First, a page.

Fukushima Daiichi Nuclear Plant Weekly Review

Tokyo Electric Power Co. has identified a water leak from the containment vessel of unit 3 at its Fukushima Daiichi nuclear plant, and elsewhere at the site a worker was exposed to a small internal dose of radiation.

Recent developments related to the reactors severely damaged following Japan's 2011 earthquake and tsunami include:

Water leak in Fukushima unit 3. Source: TEPCORobot Reveals Leaking Water from Unit 3 PCV

On Saturday, TEPCO found water inside unit 3 believed to be leaking from its primary containment vessel. According to a TEPCO release Monday, a remote camera showed the water flowing into a drainage ditch in an area on the unit's first floor near the main steam isolation valve. (View a video of the leak on TEPCO's site.) The water is flowing into the basement. TEPCO did not find evidence that it is flowing out of the building, and monitors have not shown an uptick in radiation since its discovery. Kyodo news quoted the company as saying a sample of the water showed 700,000 becquerels per liter of cesium-134 and 1.7 million becquerels per liter of cesium-137.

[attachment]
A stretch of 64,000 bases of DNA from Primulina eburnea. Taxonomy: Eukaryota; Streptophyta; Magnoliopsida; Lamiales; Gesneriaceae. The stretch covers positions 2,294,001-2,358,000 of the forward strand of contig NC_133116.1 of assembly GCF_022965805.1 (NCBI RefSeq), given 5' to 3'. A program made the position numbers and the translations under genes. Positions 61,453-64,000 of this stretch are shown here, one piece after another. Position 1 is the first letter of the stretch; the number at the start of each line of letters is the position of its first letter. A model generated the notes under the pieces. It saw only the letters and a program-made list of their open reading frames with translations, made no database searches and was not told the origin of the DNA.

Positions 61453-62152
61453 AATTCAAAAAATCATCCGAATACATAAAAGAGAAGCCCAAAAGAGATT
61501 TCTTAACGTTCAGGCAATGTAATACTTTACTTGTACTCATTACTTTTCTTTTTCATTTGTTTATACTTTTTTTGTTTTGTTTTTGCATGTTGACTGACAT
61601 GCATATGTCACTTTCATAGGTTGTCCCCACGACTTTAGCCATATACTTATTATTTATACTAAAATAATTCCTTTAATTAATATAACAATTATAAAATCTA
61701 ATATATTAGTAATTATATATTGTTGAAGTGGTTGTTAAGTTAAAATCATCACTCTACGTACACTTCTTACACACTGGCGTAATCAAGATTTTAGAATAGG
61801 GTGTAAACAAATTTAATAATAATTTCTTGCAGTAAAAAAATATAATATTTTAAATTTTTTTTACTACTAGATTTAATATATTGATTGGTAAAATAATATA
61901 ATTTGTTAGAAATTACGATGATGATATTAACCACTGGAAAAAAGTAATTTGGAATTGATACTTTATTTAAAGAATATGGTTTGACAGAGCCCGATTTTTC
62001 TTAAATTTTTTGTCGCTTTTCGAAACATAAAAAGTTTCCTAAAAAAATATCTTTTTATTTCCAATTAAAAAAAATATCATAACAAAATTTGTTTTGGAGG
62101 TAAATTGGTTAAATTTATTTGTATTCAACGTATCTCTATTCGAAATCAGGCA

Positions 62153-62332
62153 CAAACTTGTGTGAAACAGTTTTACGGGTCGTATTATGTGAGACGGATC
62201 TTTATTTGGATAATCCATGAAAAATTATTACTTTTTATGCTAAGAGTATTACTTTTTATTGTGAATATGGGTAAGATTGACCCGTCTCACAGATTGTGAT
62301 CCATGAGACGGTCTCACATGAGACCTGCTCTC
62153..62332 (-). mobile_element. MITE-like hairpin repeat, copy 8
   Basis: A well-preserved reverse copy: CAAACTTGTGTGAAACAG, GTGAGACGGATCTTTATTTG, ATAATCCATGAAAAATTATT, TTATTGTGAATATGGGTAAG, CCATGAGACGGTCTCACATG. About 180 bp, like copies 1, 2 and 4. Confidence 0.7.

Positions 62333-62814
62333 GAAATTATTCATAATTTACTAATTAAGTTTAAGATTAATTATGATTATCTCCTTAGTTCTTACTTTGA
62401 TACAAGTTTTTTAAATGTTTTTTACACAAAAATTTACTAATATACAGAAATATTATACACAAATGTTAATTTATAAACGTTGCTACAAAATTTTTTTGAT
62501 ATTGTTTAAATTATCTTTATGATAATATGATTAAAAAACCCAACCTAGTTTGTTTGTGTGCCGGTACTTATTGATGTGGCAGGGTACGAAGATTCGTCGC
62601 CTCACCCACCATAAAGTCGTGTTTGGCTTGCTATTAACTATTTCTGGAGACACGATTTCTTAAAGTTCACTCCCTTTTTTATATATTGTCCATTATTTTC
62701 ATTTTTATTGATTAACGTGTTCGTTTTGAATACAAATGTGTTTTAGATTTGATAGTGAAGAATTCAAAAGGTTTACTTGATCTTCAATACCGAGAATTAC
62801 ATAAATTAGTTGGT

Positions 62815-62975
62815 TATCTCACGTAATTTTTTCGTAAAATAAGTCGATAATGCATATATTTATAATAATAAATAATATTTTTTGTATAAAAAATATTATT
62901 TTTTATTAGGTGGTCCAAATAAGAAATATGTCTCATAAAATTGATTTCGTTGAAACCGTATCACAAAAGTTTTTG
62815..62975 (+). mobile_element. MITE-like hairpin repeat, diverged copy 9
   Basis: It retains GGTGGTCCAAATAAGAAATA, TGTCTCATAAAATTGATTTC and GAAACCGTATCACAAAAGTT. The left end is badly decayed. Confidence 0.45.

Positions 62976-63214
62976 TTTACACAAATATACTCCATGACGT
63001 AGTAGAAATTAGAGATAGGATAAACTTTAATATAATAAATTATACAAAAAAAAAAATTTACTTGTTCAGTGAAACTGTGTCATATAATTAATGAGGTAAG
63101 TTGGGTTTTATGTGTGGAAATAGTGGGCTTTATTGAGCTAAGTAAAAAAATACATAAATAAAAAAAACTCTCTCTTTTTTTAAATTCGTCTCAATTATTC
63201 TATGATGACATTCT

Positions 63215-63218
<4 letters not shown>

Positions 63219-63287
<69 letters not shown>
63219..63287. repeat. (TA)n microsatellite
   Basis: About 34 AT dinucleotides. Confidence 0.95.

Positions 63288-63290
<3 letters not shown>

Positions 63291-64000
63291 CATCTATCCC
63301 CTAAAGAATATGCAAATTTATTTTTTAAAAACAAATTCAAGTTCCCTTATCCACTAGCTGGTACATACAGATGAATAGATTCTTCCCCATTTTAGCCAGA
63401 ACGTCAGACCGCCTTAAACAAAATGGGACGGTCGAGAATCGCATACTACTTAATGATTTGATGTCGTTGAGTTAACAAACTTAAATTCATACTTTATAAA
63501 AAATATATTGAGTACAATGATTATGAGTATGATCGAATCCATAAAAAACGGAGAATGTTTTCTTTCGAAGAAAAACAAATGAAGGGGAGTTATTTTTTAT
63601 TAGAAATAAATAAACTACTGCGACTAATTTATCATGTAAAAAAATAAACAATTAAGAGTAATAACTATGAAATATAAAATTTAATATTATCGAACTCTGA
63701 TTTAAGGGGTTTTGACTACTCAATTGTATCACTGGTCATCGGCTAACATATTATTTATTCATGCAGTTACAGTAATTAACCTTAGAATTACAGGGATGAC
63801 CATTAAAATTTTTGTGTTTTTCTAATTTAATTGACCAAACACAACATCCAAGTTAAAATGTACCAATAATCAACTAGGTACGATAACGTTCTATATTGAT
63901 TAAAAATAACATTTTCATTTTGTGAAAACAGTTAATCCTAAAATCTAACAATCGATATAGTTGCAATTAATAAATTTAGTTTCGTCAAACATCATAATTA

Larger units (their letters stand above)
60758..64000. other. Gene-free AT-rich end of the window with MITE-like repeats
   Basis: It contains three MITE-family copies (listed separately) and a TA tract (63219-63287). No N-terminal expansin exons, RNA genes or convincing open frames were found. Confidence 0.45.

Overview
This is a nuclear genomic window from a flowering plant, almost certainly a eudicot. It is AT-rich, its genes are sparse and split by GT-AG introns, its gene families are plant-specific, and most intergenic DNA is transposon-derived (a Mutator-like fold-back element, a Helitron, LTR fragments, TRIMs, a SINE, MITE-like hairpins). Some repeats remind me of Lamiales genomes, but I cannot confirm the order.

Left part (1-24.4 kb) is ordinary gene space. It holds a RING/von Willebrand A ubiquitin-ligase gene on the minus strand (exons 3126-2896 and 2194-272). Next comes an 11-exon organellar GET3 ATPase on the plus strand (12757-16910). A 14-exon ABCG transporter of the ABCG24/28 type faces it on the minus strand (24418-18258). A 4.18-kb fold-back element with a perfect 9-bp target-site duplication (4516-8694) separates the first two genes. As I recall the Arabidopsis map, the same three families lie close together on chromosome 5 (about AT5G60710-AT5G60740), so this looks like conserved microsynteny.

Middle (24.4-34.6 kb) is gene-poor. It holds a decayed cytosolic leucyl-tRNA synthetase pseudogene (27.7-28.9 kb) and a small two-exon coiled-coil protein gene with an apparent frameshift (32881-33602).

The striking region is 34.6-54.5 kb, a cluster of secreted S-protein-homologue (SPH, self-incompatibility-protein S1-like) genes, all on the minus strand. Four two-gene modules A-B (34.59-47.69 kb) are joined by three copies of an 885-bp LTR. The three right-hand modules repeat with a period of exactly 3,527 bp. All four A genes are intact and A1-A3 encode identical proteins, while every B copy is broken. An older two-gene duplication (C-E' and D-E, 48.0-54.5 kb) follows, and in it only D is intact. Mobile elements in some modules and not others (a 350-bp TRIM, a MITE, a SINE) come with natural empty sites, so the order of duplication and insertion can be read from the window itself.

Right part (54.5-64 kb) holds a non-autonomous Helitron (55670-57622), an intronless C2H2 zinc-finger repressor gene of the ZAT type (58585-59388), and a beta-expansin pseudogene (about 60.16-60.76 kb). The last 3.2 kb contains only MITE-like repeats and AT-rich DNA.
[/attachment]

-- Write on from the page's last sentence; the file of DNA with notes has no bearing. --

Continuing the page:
For months, TEPCO has used robots to search for leaks where water used to cool damaged reactors at Fukushima escapes into plant basements. The current system used to cool units 1-3 pumps up water from the reactors' basements, runs it through treatment equipment to remove radionuclides and salt, then feeds it back into the reactor pressure vessels to restart the process. The leaks must be identified and sealed before work can begin on removing damaged fuel.

Worker Receives Internal Dose

On Monday, TEPCO reported that a man in his 50s received a small internal dose of radiation while working at the site. The Mainichi Daily News reported that he had loosened his face mask to wipe away condensation inside. Testing indicated his internal exposure from the incident would amount to 0.38 millisieverts over 50 years. By comparison, the United Nations Scientific Committee on the Effects of Atomic Radiation estimates the average yearly dose from all natural sources is 2.4 millisieverts, with 0.29 millisieverts from ingestion and 1.26 millisieverts from inhalation.

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